Roman Catholic

In 1559 Elizabeth I removed all influence from the Roman Catholic Church.  This was because she wanted to secure her own position and it was therefore made illegal to celebrate Catholic Mass in England and Wales.  

This continued to be the case until the Catholic Relief Act, also known as the Papists Act, came into force in 1778. 

If you wish to trace your Catholic ancestors, you may find it difficult as records from this period are fragmentary and incomplete.  Your ancestors may have worshipped in Anglican Churches, but many did not want to worship in an Anglican Church, or were not allowed to. 

Few registers from ceremonies were kept because of the concern about them being discovered. It was also not uncommon for private homes to become unofficial chapels.

Catholicism's surge in poularity during the 19th century

During the 19th Century, there was a surge in popularity for Catholicism because the Anti-Catholic legislation had been repealed and also because of the mass Irish migration in the 1840's, partly because of the Irish Potato Famine that began in 1845 and lasted for the next six years. In the meantime, the Catholic Emancipation Act of 1829 enabled Catholics to become Members of Parliament.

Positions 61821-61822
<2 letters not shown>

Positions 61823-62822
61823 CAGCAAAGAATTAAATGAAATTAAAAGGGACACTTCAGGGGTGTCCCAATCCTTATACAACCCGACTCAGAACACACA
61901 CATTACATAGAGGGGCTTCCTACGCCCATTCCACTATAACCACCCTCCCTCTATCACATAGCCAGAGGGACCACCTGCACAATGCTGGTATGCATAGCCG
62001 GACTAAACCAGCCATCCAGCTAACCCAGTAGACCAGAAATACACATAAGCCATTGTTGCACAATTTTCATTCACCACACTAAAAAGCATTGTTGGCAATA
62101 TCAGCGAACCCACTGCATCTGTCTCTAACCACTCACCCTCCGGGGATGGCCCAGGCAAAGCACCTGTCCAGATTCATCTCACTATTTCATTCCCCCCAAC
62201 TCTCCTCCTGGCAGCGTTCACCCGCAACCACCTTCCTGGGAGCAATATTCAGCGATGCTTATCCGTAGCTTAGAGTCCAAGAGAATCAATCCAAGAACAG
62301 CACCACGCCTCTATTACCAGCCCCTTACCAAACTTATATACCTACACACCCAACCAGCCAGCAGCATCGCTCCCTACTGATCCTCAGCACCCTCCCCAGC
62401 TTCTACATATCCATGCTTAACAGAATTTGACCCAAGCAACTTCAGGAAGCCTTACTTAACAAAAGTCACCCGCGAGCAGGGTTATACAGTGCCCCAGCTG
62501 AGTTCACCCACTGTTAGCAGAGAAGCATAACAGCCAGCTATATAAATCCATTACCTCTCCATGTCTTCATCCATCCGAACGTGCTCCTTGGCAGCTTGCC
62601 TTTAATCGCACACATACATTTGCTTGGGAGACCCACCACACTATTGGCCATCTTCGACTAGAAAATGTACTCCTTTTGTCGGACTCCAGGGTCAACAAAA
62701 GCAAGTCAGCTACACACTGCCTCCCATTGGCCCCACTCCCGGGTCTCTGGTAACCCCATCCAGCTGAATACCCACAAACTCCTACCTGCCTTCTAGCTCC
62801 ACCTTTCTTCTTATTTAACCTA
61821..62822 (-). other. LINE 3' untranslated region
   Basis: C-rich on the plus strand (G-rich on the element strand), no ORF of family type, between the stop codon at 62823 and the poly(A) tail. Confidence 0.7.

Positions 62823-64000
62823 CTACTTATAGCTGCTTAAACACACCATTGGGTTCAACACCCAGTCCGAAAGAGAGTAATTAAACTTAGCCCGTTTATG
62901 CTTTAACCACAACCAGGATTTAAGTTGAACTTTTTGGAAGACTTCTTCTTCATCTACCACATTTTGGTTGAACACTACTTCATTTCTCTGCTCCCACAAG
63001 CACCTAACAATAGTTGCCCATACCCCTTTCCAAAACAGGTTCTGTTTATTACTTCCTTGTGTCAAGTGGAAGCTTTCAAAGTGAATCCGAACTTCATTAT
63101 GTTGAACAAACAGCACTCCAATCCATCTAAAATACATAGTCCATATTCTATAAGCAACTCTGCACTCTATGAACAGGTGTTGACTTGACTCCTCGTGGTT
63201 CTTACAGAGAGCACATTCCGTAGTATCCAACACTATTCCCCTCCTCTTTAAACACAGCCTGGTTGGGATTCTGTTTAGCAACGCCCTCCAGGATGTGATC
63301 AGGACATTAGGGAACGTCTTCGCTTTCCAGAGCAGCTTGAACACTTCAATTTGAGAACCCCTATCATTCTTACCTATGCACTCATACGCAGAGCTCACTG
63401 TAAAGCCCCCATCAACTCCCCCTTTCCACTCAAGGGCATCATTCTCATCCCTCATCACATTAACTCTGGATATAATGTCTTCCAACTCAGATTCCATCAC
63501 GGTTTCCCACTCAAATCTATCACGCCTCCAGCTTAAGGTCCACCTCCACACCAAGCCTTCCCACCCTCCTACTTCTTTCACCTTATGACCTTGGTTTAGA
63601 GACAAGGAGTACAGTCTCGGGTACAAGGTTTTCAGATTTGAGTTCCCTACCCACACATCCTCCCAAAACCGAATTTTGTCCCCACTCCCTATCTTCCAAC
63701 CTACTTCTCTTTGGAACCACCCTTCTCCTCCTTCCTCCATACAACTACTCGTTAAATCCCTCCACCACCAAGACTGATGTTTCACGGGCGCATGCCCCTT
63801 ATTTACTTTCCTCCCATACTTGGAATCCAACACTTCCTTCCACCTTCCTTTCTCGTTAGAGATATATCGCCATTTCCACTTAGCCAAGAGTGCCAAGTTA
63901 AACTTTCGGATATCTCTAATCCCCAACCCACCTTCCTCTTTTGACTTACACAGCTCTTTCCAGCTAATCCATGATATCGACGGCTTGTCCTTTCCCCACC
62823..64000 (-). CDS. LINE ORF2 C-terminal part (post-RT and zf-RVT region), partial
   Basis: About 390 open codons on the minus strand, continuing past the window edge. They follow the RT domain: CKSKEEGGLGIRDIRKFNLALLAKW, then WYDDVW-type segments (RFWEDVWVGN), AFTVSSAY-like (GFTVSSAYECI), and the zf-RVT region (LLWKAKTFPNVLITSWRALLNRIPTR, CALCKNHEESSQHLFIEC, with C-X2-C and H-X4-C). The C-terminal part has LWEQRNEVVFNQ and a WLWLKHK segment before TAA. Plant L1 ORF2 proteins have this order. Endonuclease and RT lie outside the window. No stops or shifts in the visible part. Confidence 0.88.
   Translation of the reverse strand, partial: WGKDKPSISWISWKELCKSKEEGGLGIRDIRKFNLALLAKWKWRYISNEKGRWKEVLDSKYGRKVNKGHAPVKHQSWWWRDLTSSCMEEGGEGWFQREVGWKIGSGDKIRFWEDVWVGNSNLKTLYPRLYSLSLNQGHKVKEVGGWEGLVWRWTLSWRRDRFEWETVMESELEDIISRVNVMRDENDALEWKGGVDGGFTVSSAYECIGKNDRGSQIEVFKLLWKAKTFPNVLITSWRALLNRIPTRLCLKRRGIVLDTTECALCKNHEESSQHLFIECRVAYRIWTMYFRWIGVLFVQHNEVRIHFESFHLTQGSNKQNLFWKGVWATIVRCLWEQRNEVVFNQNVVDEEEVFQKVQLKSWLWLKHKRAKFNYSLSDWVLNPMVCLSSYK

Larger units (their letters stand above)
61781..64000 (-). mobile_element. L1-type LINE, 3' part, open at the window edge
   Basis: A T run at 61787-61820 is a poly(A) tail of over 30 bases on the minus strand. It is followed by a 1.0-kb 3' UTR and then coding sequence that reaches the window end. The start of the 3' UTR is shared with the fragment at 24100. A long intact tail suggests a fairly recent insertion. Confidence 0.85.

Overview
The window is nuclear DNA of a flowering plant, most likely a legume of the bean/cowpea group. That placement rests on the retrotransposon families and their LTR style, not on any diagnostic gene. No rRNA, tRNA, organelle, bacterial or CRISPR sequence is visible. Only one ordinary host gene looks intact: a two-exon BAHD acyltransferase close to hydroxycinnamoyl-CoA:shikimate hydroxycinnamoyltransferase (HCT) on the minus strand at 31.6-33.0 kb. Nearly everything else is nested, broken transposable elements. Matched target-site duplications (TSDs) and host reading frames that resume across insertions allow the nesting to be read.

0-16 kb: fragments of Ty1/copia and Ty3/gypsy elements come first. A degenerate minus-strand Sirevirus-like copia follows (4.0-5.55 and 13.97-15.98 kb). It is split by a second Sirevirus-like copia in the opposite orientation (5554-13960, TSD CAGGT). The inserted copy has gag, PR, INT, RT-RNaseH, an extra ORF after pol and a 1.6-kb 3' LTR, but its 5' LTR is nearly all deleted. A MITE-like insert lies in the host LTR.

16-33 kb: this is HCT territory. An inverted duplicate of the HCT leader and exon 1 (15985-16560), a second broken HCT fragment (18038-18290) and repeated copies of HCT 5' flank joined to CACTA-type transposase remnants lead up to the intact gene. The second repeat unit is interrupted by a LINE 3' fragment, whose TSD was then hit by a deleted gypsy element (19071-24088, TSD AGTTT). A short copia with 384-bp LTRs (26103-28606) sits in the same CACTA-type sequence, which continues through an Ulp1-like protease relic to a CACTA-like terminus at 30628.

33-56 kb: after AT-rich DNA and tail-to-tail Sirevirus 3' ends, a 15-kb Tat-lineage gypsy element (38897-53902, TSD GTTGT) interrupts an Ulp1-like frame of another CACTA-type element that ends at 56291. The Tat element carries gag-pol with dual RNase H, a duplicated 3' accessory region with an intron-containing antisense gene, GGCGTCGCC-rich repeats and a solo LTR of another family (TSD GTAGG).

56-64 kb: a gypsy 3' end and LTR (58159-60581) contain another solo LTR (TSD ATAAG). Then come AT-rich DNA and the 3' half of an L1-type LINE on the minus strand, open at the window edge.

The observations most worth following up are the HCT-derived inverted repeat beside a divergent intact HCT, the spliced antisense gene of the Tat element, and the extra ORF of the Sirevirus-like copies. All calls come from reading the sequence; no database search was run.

The population of Liverpool temporarily doubled in 1847 to 592,000 due to Irish migration.  There were around 50,000 Irish living in Liverpool as shown by the 1841 Census, but by the time of the 1851 Census, that figure had grown to 84,000.

Prosecutions

A Roman Catholic was often prosecuted for not attending the local Parish Church, so you should look for any possible Catholic ancestors you may have in quarter sessions. 

Any such prosecution may have been mentioned in a newspaper, so it is worth checking newspapers in your local library or Record Office.

Catholicism was almost completely rooted out in some parts of England and Wales, but maintained deep roots in Lancashire, and also in parts of Durham, North Yorkshire, Northumberland, Staffordshire, Worcestershire and Monmouth.

Roman Catholics' emigration

Some Catholics decided to move abroad to escape persecution, and young women sometimes became Nuns in France and the Netherlands.

English, Welsh and Irish Catholics were still able to be educated in their faith as Schools were established by these orders.

Many of these institutions returned to England in the 1790's and still survive today.